Virtualisation allows personal computer applications to be run from a shared server. Applications and data can then easily be moved from the desktop PC to a server in the data center. But before doing this you first need to consider if the PC application would be better replaced with one designed to be run on a shared system. Emulating hundreds or thousands of PCs is a very inefficient process, compared to running a few applications with hundreds or thousands of users. Also the data formats used can be made more efficient. As an example replacing a desktop word processing application, with a shared application could reduce the size of the system needed (perhaps to one tenth the size). While using a blade server might be more efficient than desktop PCs, a more efficient application allowing for a smaller blade server will be even more efficient.

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Tuesday, April 17, 2007

Tag Cloud for Net Traveller Blog

This Tag Cloud shows the frequency of phrases used in my Net Traveler Blog:

It is generated dynamically by Zoom Clouds and can be applied to any web site which has an RSS or Atom Feed. If you can't see the generated version, here is how it looked when first created:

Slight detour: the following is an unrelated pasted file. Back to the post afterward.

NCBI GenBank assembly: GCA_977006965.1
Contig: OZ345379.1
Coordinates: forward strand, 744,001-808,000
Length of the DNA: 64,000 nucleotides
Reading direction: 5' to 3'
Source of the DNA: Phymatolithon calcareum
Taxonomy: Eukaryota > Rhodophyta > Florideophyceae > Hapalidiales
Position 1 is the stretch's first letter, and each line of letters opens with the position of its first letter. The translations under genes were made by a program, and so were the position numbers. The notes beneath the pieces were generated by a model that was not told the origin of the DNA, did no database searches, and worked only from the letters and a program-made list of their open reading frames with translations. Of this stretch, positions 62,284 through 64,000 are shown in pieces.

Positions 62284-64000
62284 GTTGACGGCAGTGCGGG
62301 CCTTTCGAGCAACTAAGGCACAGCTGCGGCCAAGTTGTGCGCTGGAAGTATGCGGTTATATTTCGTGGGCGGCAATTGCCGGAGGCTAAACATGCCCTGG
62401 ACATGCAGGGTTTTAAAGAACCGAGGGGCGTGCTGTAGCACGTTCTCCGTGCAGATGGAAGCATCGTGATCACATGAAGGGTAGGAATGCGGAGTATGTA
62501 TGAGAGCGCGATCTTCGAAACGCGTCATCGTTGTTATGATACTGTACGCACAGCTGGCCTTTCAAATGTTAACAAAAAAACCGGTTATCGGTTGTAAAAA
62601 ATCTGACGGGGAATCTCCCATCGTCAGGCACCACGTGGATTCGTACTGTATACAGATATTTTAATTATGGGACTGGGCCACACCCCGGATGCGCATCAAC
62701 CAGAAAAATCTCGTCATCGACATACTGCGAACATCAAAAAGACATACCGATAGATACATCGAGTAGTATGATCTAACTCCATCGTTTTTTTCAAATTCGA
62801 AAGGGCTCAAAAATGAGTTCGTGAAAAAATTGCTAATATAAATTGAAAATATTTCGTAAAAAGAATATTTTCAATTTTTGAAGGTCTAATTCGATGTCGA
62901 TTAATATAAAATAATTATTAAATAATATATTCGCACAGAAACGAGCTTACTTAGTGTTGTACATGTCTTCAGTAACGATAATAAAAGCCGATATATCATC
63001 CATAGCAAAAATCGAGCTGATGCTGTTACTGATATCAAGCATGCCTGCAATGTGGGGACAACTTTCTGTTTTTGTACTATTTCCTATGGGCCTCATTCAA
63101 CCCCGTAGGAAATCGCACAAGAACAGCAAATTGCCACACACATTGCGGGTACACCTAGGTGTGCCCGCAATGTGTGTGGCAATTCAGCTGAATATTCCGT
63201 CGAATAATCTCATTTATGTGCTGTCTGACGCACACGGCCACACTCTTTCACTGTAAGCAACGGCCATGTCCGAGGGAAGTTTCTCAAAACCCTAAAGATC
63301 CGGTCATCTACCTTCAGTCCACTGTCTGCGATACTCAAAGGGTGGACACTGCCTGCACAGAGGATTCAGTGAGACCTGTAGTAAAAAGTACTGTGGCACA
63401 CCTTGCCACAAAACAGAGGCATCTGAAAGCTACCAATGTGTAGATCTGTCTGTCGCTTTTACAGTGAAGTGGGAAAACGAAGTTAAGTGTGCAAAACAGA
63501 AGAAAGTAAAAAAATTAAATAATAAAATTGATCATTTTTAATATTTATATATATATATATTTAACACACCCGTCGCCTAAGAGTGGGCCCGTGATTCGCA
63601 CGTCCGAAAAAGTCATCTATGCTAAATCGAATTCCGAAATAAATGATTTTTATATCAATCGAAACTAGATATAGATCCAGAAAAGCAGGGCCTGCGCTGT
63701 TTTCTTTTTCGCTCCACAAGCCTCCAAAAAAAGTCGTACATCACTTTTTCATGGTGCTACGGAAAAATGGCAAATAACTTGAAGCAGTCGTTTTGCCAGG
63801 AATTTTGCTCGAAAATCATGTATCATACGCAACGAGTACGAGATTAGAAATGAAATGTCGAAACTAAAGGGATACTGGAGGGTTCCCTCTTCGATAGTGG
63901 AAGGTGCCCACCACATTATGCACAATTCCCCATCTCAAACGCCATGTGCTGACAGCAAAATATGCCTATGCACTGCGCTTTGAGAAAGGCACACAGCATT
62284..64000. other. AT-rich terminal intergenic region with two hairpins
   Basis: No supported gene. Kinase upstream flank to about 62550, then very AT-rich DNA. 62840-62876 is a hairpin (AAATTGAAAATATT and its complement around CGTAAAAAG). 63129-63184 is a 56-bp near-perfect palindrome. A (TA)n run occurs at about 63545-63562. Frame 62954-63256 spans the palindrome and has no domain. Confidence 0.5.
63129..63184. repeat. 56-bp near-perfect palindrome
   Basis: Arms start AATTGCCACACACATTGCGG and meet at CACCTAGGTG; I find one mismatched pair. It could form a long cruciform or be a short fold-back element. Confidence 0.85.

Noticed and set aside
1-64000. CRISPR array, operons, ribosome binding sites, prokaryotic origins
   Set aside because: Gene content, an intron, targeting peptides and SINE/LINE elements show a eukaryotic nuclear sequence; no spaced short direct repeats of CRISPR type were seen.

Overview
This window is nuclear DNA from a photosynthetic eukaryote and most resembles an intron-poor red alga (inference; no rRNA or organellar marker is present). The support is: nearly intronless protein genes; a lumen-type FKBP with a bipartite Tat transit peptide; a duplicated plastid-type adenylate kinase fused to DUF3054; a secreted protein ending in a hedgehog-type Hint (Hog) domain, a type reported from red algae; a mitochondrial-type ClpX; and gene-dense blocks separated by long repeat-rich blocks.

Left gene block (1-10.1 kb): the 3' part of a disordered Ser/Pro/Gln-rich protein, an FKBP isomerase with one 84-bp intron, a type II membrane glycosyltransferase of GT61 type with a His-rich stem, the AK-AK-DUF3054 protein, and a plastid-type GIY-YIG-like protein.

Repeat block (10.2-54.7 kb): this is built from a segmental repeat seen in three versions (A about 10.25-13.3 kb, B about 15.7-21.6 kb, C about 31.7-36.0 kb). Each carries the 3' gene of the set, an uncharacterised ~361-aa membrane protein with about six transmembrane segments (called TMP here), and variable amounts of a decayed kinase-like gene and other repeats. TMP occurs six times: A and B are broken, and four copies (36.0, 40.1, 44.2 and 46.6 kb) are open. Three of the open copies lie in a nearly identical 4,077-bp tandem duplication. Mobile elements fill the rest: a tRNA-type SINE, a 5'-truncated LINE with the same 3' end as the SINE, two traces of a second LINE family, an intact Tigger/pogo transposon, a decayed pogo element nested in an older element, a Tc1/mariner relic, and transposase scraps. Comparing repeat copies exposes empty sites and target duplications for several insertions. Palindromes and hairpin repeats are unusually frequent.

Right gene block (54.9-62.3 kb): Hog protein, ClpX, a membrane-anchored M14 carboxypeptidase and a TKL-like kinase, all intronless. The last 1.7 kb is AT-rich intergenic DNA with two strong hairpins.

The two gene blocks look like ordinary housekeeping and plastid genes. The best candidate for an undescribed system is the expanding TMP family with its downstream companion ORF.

amazon (3) australian government (3) actors (2) anu (2) australian universities (2) best practices (1) crucible (3) china (5) citizen journalism (3) chinese equivalent (1) controversy (1) canberra (7) constraints (1) dey alexander (2) development organisation (1) energy grants (2) eco (2) electricity (2) exception (1) folding bicycle (2) first episode (2) fedora (4) google (5) have signed (2) interchange format (1) international covenant (1) jobs (2) journalism research (2) microsoft research labs (4) national library of australia (3) nick craswell (2) photovoltaic (2) private cars (2) renewable energy (2) rubbish removal (2) research job (3) sml (3) standards australia (1) storage technologies (2) standards development (2) standardization (1) sydney (3) scholarships in australia (2) w3c (2) web ir (2) water energy (2) web standards (1) web accessibility (2) world wide web consortium (1) world wide web (1)